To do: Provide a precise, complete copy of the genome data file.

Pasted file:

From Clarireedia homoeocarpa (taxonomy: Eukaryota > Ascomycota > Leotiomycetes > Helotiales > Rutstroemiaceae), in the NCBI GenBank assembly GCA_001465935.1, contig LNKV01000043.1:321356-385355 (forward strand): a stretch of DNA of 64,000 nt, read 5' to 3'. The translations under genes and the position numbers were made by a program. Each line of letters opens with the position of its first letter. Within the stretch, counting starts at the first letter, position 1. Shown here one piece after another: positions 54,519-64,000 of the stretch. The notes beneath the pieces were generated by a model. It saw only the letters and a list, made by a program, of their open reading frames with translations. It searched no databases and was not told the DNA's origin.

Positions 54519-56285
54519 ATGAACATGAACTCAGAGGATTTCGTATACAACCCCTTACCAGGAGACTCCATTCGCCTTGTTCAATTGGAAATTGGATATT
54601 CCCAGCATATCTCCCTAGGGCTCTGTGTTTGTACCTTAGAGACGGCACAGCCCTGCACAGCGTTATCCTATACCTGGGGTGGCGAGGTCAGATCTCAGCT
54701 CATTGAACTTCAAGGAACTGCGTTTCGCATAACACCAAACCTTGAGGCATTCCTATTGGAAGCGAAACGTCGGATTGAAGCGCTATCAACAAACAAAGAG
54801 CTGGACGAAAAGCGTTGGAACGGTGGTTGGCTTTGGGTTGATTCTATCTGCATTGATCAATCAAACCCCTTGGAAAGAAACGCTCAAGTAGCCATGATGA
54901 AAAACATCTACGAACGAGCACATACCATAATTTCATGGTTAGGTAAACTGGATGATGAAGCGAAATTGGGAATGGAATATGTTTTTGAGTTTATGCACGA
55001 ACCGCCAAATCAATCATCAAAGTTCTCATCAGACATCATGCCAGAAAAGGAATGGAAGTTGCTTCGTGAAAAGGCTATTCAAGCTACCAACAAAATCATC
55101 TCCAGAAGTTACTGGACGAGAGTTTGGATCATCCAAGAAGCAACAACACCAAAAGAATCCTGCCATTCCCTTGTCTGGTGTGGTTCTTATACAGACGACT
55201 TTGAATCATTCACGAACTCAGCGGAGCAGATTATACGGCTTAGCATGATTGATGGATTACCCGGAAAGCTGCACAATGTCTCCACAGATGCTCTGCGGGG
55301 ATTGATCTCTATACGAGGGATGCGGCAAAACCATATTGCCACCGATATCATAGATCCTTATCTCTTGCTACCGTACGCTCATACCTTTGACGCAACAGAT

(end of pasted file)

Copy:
From Clarireedia homoeocarpa (taxonomy: Eukaryota > Ascomycota > Leotiomycetes > Helotiales > Rutstroemiaceae), in the NCBI GenBank assembly GCA_001465935.1, contig LNKV01000043.1:321356-385355 (forward strand): a stretch of DNA of 64,000 nt, read 5' to 3'. The translations under genes and the position numbers were made by a program. Each line of letters opens with the position of its first letter. Within the stretch, counting starts at the first letter, position 1. Shown here one piece after another: positions 54,519-64,000 of the stretch. The notes beneath the pieces were generated by a model. It saw only the letters and a list, made by a program, of their open reading frames with translations. It searched no databases and was not told the DNA's origin.

Positions 54519-56285
54519 ATGAACATGAACTCAGAGGATTTCGTATACAACCCCTTACCAGGAGACTCCATTCGCCTTGTTCAATTGGAAATTGGATATT
54601 CCCAGCATATCTCCCTAGGGCTCTGTGTTTGTACCTTAGAGACGGCACAGCCCTGCACAGCGTTATCCTATACCTGGGGTGGCGAGGTCAGATCTCAGCT
54701 CATTGAACTTCAAGGAACTGCGTTTCGCATAACACCAAACCTTGAGGCATTCCTATTGGAAGCGAAACGTCGGATTGAAGCGCTATCAACAAACAAAGAG
54801 CTGGACGAAAAGCGTTGGAACGGTGGTTGGCTTTGGGTTGATTCTATCTGCATTGATCAATCAAACCCCTTGGAAAGAAACGCTCAAGTAGCCATGATGA
54901 AAAACATCTACGAACGAGCACATACCATAATTTCATGGTTAGGTAAACTGGATGATGAAGCGAAATTGGGAATGGAATATGTTTTTGAGTTTATGCACGA
55001 ACCGCCAAATCAATCATCAAAGTTCTCATCAGACATCATGCCAGAAAAGGAATGGAAGTTGCTTCGTGAAAAGGCTATTCAAGCTACCAACAAAATCATC
55101 TCCAGAAGTTACTGGACGAGAGTTTGGATCATCCAAGAAGCAACAACACCAAAAGAATCCTGCCATTCCCTTGTCTGGTGTGGTTCTTATACAGACGACT
55201 TTGAATCATTCACGAACTCAGCGGAGCAGATTATACGGCTTAGCATGATTGATGGATTACCCGGAAAGCTGCACAATGTCTCCACAGATGCTCTGCGGGG
55301 ATTGATCTCTATACGAGGGATGCGGCAAAACCATATTGCCACCGATATCATAGATCCTTATCTCTTGCTACCGTACGCTCATACCTTTGACGCAACAGAT